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Discussion Starter · #1 ·
I was cleaning my old 1892 .22 today and the thought struck me that it is actually a lot simpler than the 97/39/39A family of .22's. Why didn't Marlin reintroduce it after WWI and then just evolve it into what became todays .22's? I don't think that takedown feature of the '97's and 39's is really all that important to most folks, otherwise Marlin would still make takedown centerfire guns!
 

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The reason the takedown feature was dropped is not that simple.
First was the cost of the centerfire takedown system. It involves more parts than the rimfire, and costs a lot to manufacture.
Second, the takedown system wasn't perfect. Many folks didn't understand how it worked, and went after the locking cam with various blunt instruments, in aneffort to take the rifles down. This caused ugly marks and dings, as seen on the old guns today.
Finally, because of the cost, the system was not a huge selling item. When you bought a Marlin rifle for about $13-$14 and then paid another $3.50 for the takedown system, it was a lot of money! Imagine paying $400 for one today, and another $100 to have the takedown system. I personally think it would be worth it, but I would have been in the minority back then, as now.
The 1892, with it's sidepalte, was no more costly to build than the model 1897 and it's later descendants. The sideplate involved just as much, or more to machine, and really wasn't a simpler design, but just a different design.
I like all the old Marlins, and an early model 1897 is as beautiful as the old 1892, in my opinion. Actually, with their blued receivers, the model 1892 was a bit plainer than the 1897 with it's gorgeous casehardened receiver, although the bluing on my original 1892 is drop dead gorgeous, compared to today's guns! I wish they'd bring back the old guns, built exactly as they were over 100 years ago!
 

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Yep, I like them, too!! I'd have to say the main reason is an economic one. Marlin would have to tool for the model, and it would take X units of 1892 just to break even. The perception is that an X sized market does not exist. In reality, it probably does not. You will get a lot of agreement here that it actually does, but this site is where the majority of people that appreciate such things hang out. Frequently, someone will post a question what would everyone like to see Marlin make, and it's always fun to participate in that. Sadly, though, in the end Marlin will make what they believe will sell and that can be more or less produced on existing tooling.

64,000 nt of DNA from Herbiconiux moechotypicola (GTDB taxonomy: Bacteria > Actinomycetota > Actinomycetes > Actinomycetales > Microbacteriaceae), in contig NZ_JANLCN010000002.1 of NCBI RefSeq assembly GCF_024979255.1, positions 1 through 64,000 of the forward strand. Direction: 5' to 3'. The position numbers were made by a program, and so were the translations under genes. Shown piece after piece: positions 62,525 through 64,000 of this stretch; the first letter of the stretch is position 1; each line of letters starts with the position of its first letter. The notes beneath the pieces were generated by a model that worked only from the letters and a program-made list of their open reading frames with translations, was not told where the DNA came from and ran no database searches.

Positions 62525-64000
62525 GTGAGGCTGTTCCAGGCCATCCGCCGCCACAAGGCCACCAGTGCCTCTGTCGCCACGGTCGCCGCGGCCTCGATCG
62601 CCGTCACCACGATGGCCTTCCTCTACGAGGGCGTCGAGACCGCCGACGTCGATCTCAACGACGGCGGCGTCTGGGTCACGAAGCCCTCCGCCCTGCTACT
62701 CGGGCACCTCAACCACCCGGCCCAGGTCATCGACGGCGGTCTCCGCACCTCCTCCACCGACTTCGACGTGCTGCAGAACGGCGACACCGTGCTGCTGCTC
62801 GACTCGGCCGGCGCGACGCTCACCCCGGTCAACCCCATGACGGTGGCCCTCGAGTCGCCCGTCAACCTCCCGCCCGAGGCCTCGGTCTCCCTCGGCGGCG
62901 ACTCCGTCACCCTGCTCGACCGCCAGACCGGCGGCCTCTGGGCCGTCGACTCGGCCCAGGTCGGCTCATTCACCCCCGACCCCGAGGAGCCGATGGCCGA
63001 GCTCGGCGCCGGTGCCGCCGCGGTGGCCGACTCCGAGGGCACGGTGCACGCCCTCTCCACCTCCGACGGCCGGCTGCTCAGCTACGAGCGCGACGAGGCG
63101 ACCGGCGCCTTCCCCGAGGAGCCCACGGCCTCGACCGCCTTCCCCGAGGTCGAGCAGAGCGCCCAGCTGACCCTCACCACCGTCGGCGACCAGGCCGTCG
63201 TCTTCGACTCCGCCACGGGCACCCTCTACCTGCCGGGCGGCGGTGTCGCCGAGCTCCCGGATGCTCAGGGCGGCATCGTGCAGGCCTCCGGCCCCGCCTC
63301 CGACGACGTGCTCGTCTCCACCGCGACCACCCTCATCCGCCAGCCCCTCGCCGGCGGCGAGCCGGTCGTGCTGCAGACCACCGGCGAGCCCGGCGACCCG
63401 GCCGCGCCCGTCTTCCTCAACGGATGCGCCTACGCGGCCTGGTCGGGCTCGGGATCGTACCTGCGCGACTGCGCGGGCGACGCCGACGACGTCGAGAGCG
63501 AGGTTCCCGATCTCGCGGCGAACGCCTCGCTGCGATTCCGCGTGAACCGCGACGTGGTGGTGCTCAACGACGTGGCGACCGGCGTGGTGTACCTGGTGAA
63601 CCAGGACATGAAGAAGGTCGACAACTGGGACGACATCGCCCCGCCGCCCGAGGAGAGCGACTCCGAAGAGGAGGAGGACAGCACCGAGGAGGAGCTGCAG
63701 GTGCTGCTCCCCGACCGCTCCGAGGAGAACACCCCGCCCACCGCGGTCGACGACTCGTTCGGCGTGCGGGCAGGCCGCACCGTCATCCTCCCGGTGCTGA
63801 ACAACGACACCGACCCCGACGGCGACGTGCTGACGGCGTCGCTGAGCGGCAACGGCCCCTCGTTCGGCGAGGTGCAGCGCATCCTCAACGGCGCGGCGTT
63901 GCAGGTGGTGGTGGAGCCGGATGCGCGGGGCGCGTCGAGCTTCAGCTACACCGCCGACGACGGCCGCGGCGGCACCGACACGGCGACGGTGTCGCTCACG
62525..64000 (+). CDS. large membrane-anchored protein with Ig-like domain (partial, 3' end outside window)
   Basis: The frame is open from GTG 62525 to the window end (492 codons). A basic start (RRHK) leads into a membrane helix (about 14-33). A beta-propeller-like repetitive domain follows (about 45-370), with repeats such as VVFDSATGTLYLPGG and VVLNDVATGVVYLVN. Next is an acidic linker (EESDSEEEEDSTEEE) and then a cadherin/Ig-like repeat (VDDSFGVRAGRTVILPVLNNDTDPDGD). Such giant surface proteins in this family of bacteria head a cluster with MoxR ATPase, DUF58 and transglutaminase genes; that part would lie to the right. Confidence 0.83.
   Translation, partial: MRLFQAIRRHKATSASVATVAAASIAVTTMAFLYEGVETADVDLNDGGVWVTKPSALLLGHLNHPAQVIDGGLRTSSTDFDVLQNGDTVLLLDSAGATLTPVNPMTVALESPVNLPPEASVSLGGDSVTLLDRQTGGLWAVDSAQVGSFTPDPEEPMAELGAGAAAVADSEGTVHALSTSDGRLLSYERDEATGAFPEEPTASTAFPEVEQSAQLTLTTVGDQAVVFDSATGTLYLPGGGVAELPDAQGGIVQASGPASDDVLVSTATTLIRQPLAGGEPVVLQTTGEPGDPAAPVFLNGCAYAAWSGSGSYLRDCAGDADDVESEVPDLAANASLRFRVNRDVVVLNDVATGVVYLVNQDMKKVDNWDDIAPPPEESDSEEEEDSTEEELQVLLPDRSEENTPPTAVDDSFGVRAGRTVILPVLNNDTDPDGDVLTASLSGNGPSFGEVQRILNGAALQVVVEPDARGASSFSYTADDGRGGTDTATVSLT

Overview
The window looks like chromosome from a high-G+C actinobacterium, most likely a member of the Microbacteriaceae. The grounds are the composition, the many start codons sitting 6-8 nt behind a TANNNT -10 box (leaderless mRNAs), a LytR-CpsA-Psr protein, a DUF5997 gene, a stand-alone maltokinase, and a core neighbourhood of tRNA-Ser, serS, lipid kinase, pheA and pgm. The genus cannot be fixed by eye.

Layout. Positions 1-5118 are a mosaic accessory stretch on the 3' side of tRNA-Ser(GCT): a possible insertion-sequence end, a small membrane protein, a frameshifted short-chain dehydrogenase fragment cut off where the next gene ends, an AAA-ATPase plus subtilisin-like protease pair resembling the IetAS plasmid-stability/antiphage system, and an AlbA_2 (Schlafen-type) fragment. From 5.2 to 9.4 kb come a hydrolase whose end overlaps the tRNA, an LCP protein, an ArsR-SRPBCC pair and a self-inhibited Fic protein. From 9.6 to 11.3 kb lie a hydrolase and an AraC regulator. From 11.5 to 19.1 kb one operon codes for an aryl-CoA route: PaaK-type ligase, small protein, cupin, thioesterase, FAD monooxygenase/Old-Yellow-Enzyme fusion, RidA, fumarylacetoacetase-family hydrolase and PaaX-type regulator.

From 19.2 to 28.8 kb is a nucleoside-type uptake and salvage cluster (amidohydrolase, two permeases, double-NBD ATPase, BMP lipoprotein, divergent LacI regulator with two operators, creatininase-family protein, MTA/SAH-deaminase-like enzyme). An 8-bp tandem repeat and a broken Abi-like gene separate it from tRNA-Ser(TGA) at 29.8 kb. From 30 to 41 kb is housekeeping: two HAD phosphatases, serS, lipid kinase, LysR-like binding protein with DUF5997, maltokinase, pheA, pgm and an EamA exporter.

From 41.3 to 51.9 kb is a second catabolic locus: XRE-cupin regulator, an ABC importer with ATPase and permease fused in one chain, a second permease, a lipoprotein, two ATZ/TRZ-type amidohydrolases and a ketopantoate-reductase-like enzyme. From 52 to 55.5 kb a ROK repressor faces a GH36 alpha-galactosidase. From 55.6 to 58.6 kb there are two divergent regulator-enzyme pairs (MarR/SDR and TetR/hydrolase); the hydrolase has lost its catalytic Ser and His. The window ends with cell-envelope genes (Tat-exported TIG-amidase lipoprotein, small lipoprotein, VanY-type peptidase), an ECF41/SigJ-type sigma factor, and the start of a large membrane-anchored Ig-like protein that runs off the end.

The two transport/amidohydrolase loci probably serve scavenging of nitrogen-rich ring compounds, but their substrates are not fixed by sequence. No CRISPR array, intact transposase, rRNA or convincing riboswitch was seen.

Marlin has experimented with a number of things over the past several years, and the most successful have been items like the guide gun and cowboy variations. The 17 cal stuff went well for them since they were able to use existing stock & receiver tooling and only invest in the barrel component. I guess 'Joe Average' shooter just ain't interested in the same stuff we are, and thus the high prices for the originals.

Our only hope is to petition Davidsons for something like that. If the 32 mag becomes reality, it could be the basis for an 1892-like firearm. Now to find out ow they conduct their market surveys and stuff the ballot box!! SW
 

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Discussion Starter · #4 ·
Actually, all us old Marlin lovers may have a chance to see our theory that "Marlins made as nice as they were a hundred years ago would sell today" to be tested! Rumor has it that Hartford Armory is going to tool up to make the 1889 Marlin as it is different enough from the 1894 that Marlin is now making to prevent lawsuit. However, an original flat bolt style 1893 and 1895 would also be substantially different looking than Marlin's current round bolt guns, so who knows where this could lead. Hartford Armory seems to be a company in pursuit of quality if their 1875's are any indication, so maybe we will see exact copies of old Marlins, just not from the Marlin company. Kinda sad for Marlin really, but it will prove or disprove all of us that say quality copies of the old Marlins would sell even if they were expensive. Parts for the old 1889's would sure be easier to get, as Hartford Armory would make an EXACT copy from a thread size/mechanics standpoint from what I have heard.
 

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Wonder if they'd be interested in the 1881 and 1888? I'd definitely be in for an '88 in 44-40. The originals are a bit scarce on the ground.

Willy
 
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I have a 1892 32cal that was made in 1906 ! And I just got it shooting last week after about 9 months ! Also have an 1897T which is a very nice piece but for some reason I like my 1892 a whole lot more !! Probably due to the fact that I can load and cast for it !!!
 
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